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Somerset launch inquiry into club blazer-burning incident

Probe under way: Somerset Cricket Club Richard Scott (File photograph by Peter Backeberg)

Somerset Cricket Club have launched an investigation into the burning of a club blazer alleged to have been set ablaze by one of their own Cup Match players.

Wicketkeeper Khiry Furbert is alleged to have committed the act, which was posted on social media in the lead-up to this year’s two-day classic at Wellington Oval, in response to being dropped after making his debut last year as a colt.

“It was that unfortunate incident that went over social media with the blazer being burnt allegedly by Khiry Furbert,” Scott said.

“At this point we will meet as the executive and management before any sort of decisions are made.

“It’s like anything else, incidents happen and we have to let them take the proper course before making any rash decisions.

“I did not address it prior to Cup Match because I didn’t want the incident to be a distraction to the team and take any focus away from what our goal was with respect to Cup Match, which was to go out and win the trophy.

“So we as a committee did not address the incident but it will be dealt with in due course and of course we will also go through the proper channels.

“Like I said, things happen in life outside of sports clubs and you don’t just make a decision.

“Individuals are given a due course process and we’ll take the same process, we’ll take the same route, so yes it will be dealt with.

“It’s very unfortunate. Decisions are made in life and sometimes we are for the decisions or sometimes we are disappointed by the decisions.

“But we do have to be responsible in our response to them so it’s being handled and looked in to.”

Western Stars player Furbert was among two changes the champions made to their team this year which also saw Bailey’s Bay seamer Macquille Walker get the nod over Somerset club stalwart Greg Maybury Jr.

Somerset retained the cup after this year’s Cup Match ended in a draw.

The holders piled up 404 all out in their first and only innings after being put in to bat on a damp pitch.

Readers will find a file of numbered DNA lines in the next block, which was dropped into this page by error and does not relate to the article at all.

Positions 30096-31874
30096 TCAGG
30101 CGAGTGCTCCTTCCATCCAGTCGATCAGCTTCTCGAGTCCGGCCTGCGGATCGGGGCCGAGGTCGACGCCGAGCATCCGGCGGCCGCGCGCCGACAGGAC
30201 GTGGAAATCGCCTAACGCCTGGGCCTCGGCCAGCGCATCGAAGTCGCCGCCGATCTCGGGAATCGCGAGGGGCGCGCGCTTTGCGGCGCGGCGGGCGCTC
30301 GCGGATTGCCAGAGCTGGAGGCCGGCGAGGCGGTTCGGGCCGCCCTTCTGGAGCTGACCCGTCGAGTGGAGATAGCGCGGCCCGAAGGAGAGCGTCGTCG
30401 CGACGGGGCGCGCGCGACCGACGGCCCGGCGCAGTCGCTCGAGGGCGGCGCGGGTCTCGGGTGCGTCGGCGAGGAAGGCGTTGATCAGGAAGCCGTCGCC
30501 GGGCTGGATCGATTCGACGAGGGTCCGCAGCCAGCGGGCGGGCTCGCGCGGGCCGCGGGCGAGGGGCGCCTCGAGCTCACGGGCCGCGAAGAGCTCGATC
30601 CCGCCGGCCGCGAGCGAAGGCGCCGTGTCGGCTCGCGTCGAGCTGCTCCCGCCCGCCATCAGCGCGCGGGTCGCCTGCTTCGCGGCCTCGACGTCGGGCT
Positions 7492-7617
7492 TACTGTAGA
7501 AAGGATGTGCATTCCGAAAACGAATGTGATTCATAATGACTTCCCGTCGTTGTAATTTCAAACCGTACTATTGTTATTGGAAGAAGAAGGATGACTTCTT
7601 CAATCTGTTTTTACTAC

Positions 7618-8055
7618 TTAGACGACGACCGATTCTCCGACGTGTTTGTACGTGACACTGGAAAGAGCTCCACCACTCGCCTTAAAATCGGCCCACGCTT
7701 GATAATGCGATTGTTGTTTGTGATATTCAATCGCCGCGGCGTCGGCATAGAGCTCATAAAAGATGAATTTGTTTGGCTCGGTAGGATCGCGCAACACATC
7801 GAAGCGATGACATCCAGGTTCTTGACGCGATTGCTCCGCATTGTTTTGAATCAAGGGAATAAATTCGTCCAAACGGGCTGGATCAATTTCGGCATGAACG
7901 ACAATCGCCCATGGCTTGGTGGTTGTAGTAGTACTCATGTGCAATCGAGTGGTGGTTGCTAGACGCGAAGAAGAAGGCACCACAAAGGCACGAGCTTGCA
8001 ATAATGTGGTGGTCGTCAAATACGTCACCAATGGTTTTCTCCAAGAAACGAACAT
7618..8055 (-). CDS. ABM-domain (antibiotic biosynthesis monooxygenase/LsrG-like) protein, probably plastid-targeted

St George’s finished the match on 242 for six in their second innings, with a lead of 57, as they were forced to follow on after making 219 in pursuit of Somerset’s massive first-innings total.

Somerset were denied a third straight victory which ultimately eluded them as their hosts held on.

The West Enders lost precious time to bowl at St George’s in the latter’s second innings having occupied the crease for all but one over during Thursday’s opening day of play.

Jordan DeSilva, the Somerset captain, stands by his team’s decision to bat for as long as they did.

“I don’t regret batting for as long as we did,” he said. “They won the toss, they asked us to bat, so we batted and the onus was on them to bowl us out.

“They said all week that they had enough bowlers to bowl us out and they sent us in. So as far I am concerned you get a hit when you bowl us out.”

DeSilva said missed chances in the field hindered his team’s chances for victory more than anything else.

“Our goal was to try to only bat once and win the game and we had Delray dropped in both innings,,” he added.

“We dropped him before lunch I am pretty sure it was and I felt like that was easily a 50-run, hour-hour and a half difference in the game whereas I don’t think they get anywhere near 200 in their first innings.

“Then I think it gives us an extra hour to an hour and a half to bowl them out in the second innings based on how the first innings went after he got out, so those are the things I am looking at.

“I was more looking at those type of things; those chances that we put down before he even got to 50 and then he ended up getting to 70 in both innings, so I don’t think we batted too long.”

DeSilva admitted the champions were unsure what to do before the toss.

“We wanted to bat the night before but the conditions that morning and around the time of the toss made us sort of iffy,” he said.

“To me I thought it was a good toss to lose and it shows how much of a fine line it is for captains when they win the toss and determine whether they bat or bowl.

“It would not have looked like a horrible decision for Onias [St George’s captain Onias Bascome] to bowl but of course when you bowl the other team out at 7.15pm at the end of the first day for 404 it looks bad.”

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Published August 07, 2023 at 8:00 am (Updated August 08, 2023 at 8:07 am)

Somerset launch inquiry into club blazer-burning incident

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